I did suggest, however, that Medicaid is the only safety net for those in the middle and squeezed. But I totally disagree with your conclusion. Were vast numbers to end up on Medicaid, the evaporation of the wealth and productivity required would devastate our economy far worse than paying their medical bills. No, this argument is about keeping people healthy and productive (fill in the blank: employees, taxpayers, people). Just what kind of ideal reprobative capitalist world are you wishing for when you are willing to let all your workers and consumers suffer and die to save the medical insurance companies from having to compete and provide an affordable product? No, please don’t answer that. I already have too good an idea: wrong, false, evil, stupid, destructive, and so on.

    • Bert Roughton III

      Brenden,

      Obviously, there is tyranny in other parts of the world (the US has helped to ensure that). The focus in this discussion and my focus when I posted the previous comment was on the reality of what is going on in this country, today.The so-called “oncoming tyranny” that you are so worried about is a red herring and I think you know it. If not, Patrick Henry, I hope you’re on the way to Wasington DC to storm the capitol right now!

      You are right. Wealth is creation. Many people do “grow wealth by means of voluntary, uncoerced exchange.” But how much wealth do most people grow? How is it used? And where does most of it end up? These are the questions that you are ignoring

      This is not a zero sum game. This not a world of unlimited resources where hard work alone is the key to wealth and financial independence. Just as wealth is a force of creation for some, it is undoubtedly a force of destruction for others. So, the question we are dealing with here is not whether wealth itself is evil but whether the few who control most of it give a damn about the majority of people out there who are struggling to get just some of it. As you say, wealth has led to advances in technology and a proliferation of many satisfying conveniences but the increasing concentration of more and more wealth in fewer and fewer hands has left us with an economic model in which more and more people in our society are functionally irrelevant and practically worthless -- no slogan, no abstract theory, no political ideology can justify this appalling “distribution” (if you can even call it that).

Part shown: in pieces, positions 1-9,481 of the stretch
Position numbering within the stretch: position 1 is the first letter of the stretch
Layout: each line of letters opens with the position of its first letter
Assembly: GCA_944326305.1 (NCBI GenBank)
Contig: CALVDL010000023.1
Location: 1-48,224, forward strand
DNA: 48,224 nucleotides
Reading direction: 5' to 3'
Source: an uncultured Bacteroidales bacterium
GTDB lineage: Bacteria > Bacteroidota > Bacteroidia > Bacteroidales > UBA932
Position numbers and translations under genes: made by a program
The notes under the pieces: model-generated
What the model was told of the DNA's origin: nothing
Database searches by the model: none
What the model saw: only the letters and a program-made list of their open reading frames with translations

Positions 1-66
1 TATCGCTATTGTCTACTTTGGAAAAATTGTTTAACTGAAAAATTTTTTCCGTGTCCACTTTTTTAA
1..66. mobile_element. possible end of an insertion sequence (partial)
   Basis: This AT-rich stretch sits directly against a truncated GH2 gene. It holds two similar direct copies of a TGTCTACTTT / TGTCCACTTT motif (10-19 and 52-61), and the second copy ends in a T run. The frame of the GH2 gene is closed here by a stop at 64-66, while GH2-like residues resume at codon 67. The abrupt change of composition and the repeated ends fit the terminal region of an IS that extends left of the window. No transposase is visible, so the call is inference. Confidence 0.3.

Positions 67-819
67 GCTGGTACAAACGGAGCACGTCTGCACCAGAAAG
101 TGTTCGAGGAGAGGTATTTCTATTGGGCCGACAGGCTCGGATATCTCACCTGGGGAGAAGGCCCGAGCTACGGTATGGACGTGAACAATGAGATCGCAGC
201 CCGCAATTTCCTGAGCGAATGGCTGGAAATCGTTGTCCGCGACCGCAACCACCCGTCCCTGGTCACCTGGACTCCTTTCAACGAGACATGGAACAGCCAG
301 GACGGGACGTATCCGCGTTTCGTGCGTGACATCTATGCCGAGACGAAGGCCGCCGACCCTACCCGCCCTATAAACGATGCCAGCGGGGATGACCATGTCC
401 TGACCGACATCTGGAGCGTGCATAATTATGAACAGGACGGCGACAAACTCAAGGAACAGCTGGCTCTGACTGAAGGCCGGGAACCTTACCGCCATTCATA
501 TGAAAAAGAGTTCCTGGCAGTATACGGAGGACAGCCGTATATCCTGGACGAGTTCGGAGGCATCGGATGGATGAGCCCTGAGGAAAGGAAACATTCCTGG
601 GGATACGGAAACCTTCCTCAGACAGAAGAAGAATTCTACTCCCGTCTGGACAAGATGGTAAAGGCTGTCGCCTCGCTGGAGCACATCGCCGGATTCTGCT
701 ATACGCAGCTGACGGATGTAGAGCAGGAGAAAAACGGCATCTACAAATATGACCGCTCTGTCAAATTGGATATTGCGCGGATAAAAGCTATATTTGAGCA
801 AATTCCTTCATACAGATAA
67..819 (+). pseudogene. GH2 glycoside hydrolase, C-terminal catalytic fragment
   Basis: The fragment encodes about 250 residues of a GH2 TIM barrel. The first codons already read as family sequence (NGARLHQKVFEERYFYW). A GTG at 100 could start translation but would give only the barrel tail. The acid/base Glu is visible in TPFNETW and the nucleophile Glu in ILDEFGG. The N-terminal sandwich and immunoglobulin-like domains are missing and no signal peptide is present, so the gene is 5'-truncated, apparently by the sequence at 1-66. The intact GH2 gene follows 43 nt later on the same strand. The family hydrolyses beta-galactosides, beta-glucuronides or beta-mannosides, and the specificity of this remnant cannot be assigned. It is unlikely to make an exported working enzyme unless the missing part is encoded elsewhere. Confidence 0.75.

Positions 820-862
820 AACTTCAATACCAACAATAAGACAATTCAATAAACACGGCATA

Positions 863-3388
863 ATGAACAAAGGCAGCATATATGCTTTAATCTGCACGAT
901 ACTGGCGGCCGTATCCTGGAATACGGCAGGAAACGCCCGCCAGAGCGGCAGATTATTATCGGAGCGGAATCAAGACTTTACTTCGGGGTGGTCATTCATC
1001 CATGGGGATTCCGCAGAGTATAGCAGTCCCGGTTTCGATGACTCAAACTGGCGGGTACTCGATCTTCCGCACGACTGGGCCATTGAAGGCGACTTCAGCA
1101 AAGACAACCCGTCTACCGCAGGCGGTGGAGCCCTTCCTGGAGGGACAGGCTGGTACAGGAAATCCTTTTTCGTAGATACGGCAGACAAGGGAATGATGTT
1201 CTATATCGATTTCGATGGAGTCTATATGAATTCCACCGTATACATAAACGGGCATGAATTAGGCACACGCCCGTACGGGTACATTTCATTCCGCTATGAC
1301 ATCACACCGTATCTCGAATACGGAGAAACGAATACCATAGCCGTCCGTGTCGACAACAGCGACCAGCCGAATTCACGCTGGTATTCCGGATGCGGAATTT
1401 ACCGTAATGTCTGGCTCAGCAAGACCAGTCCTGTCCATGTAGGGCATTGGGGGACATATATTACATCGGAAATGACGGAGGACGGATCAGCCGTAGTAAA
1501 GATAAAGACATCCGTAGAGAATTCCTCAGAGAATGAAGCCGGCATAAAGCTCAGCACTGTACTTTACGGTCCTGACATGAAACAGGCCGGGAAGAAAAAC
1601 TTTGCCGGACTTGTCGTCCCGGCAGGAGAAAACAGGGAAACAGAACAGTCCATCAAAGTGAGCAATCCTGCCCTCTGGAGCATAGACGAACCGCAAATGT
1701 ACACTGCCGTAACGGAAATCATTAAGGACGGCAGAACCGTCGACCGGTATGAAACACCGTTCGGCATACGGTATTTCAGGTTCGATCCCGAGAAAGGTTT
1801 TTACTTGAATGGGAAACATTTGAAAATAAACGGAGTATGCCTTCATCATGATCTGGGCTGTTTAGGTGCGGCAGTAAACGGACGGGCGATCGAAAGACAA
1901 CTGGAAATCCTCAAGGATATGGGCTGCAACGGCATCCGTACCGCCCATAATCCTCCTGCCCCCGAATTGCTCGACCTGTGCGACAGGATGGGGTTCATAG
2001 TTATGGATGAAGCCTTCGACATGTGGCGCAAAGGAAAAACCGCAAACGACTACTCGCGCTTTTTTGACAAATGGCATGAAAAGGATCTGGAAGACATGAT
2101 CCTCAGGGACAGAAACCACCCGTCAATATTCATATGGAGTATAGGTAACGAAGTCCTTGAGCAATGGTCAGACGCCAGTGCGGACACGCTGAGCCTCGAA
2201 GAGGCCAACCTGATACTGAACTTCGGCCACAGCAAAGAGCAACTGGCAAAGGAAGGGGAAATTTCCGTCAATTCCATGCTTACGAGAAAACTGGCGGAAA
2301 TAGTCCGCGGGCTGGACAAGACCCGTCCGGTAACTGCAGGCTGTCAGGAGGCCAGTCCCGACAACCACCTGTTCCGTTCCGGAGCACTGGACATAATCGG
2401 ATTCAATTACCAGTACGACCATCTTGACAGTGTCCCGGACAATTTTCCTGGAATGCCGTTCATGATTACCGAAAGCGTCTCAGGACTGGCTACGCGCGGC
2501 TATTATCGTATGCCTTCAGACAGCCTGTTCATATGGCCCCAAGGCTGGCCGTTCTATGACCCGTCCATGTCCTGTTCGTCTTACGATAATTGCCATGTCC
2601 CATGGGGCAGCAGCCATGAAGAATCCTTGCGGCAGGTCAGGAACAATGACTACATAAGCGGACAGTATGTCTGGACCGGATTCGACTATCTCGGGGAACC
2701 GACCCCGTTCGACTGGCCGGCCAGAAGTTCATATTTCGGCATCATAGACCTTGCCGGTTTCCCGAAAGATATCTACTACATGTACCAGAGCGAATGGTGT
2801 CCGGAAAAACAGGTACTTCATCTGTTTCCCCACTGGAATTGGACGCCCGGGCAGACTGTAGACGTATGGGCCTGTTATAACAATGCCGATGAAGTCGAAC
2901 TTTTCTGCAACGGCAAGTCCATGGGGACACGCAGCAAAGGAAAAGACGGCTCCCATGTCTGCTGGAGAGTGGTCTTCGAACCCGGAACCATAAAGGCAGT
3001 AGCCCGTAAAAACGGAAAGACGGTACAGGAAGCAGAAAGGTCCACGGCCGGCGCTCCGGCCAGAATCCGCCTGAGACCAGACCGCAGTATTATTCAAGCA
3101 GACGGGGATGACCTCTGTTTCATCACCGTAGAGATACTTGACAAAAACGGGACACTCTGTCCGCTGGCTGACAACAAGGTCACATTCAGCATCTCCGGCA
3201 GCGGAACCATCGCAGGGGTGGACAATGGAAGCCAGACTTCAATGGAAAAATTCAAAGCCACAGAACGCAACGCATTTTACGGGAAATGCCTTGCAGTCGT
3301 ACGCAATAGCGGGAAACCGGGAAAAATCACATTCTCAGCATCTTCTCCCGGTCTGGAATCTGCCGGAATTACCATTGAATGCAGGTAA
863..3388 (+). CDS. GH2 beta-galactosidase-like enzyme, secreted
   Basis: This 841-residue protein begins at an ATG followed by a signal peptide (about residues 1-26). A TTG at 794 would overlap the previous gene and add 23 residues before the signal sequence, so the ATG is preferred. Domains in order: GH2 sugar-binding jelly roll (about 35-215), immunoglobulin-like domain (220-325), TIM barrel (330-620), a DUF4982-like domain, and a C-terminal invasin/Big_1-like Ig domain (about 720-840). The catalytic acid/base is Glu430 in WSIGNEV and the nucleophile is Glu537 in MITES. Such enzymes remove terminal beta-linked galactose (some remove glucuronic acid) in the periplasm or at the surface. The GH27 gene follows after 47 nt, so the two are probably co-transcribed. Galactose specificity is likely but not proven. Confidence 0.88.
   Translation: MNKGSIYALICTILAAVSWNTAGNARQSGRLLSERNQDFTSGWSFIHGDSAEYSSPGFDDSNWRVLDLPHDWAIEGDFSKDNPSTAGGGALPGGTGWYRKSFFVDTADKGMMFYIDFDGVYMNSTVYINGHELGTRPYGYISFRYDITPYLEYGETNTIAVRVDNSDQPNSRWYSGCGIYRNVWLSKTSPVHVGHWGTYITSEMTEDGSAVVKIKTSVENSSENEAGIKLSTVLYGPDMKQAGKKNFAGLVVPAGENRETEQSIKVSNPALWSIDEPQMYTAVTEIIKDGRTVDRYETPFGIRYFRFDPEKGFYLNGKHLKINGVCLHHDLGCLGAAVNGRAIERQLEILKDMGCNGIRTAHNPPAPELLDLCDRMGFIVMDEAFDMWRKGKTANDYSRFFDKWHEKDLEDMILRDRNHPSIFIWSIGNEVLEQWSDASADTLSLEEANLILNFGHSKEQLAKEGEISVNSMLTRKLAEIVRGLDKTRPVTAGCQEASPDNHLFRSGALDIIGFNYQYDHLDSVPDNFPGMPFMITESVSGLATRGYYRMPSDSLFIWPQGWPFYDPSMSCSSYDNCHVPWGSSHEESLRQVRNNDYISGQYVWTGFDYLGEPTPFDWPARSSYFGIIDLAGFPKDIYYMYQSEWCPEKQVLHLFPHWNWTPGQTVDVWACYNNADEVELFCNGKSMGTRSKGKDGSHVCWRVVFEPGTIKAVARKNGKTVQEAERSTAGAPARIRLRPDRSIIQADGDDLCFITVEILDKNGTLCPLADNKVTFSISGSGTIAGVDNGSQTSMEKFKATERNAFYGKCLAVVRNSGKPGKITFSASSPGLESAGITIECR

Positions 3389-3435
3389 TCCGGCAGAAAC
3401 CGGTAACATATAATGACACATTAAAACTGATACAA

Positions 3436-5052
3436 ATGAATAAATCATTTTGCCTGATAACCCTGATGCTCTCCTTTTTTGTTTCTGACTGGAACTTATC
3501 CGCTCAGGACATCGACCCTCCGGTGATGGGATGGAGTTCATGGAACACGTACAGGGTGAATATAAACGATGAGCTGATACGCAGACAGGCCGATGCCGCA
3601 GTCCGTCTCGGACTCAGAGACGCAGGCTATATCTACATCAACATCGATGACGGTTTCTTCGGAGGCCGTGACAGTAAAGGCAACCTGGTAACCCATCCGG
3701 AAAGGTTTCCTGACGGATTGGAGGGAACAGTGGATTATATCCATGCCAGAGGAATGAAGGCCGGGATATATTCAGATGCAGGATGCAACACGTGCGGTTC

But again, you are right. The government is flawed. Bureaucracies are inefficient and often corrupt. Politicians often lie and ussually care more about their careers than their constituents. But at least they are constrained by common rules which we can all respect and, if we need to, change. At least there is a chance that governments can be held accountable. These oligopolies (to borrow your word) are specifically designed to maximize wealth at any cost without concern for the wider social impact. They are accountable only to themselves and operate according to their own chosen rules with minimal oversight. Over the past 30 years, we’ve gotten to see exactly where decreasing government constraints on competition and exchange have taken us. You blame the government for the skewed distribution of wealth in this country and you are not alone in doing so. But we don’t live in a fairytale land where any hard working Joe can pull himself up by his bootstraps whenever he decides to get off the couch. This is a new complex world which increasingly has less room and less use for many of the people that are in it. It is the role of government (any government) to do what it can to mitigate these forces and provide support where the inhuman forces of the market do not.

    • Bravo Bert! You are a warrior for compassion. Brenden, you should unstrap your ideological weapons of mass destruction and try a little tenderness.

    • The dining room table (nee Brenden)

      “You let them subsidize corn and oil and highways and cars and banks and tobacco and deny care or discussion of reforms unless you can dismantle government? Your principles defame you.”

      Lee, shame on you. You ascribe these false premises to me. I reject them. You know I don’t support such subsidy nonsense but you state it in an effort to discredit me because my arguments frustrate you intellectually. That’s OK; learning is supposed to be hard.

      Bert: “But how much wealth do most people grow? How is it used? And where does most of it end up? These are the questions that you are ignoring.” Bert, do you decide the optimal allocation of wealth? Who then?

      You believe I am ignoring these questions because I put faith in my fellow man. That some who has the work ethic, intelligence and initative to undertake risk ought to keep the reward. That person is responsible for his own failure; the gov’t hazards morally by dumping its failures on taxpayers and bond markets. Who is more likely to reinvest reward productively, grow wealth, innovation and employment: the individual or the gov’t?